I have had several days to think about what my take away would be. I am not a missionary doctor, my vocation is not one of working in a church. How does one translate holding out a hand to an Ebola patient in Liberia to living and working in Abilene, Tx? I think what I love so much about the account of Felicia is that Kent probably knew that he could not take away her Ebola. He knew that she would continue to become more sick each day. His job would be to help her medically how he could, but equally (or more) importantly was to let her know that she was not alone. The team at ELWA would walk it out with her. They would offer her dignity and assurance through her illness. This love that Kent and the team at ELWA would offer would be a supernatural love that comes from being a vessel of Jesus.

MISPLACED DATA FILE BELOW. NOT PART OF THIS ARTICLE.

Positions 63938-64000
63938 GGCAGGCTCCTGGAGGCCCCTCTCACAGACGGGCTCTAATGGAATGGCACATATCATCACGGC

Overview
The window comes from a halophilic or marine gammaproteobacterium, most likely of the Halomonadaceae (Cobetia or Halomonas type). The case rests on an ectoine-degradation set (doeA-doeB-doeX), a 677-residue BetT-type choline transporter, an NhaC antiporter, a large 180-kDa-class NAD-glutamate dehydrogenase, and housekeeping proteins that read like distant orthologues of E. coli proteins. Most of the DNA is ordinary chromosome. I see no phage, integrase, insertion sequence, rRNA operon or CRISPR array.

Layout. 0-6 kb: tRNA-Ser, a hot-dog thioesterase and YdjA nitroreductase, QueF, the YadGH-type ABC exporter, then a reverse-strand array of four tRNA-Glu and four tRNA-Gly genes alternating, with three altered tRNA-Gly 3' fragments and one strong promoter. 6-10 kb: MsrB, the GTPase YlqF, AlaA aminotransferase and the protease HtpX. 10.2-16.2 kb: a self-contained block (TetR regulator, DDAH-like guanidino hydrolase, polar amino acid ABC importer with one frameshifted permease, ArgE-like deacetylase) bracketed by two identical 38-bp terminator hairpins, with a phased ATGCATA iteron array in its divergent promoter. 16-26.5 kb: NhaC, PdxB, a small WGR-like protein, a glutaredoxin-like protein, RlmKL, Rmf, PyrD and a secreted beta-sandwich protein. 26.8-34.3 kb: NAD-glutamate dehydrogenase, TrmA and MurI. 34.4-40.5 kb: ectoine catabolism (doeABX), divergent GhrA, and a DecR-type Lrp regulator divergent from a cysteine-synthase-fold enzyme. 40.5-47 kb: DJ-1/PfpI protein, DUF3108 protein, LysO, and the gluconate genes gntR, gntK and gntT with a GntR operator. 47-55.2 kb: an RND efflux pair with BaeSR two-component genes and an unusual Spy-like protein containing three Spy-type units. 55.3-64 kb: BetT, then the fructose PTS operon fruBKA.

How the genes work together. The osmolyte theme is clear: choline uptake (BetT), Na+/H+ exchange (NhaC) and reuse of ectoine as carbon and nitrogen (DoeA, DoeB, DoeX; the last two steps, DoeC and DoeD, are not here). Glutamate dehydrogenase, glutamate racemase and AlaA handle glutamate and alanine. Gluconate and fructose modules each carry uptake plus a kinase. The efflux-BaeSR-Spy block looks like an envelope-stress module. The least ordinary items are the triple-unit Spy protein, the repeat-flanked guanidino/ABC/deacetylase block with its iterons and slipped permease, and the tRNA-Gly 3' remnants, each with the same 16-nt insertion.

In scripture, just like the Good Samaritan stopped when the others had passed the beaten and broken man, maybe I can stop more often, too. It might not be convenient, but it probably wasn't convenient to move across the world to be a hand to hold for Felicia as she was dying. We can pray for God to bring people into our lives that could use a hand. We might not be able to fix or heal them, but we can walk beside.
There are worse things than struggling through life,... struggling alone. I cried the hardest when reading Called for Life when I read about the times Kent was alone as he was getting sicker and sicker. A friend or helping hand brings comfort even in the darkest of times. God was certainly with Kent, but he needed a physical presence in the room with him, too.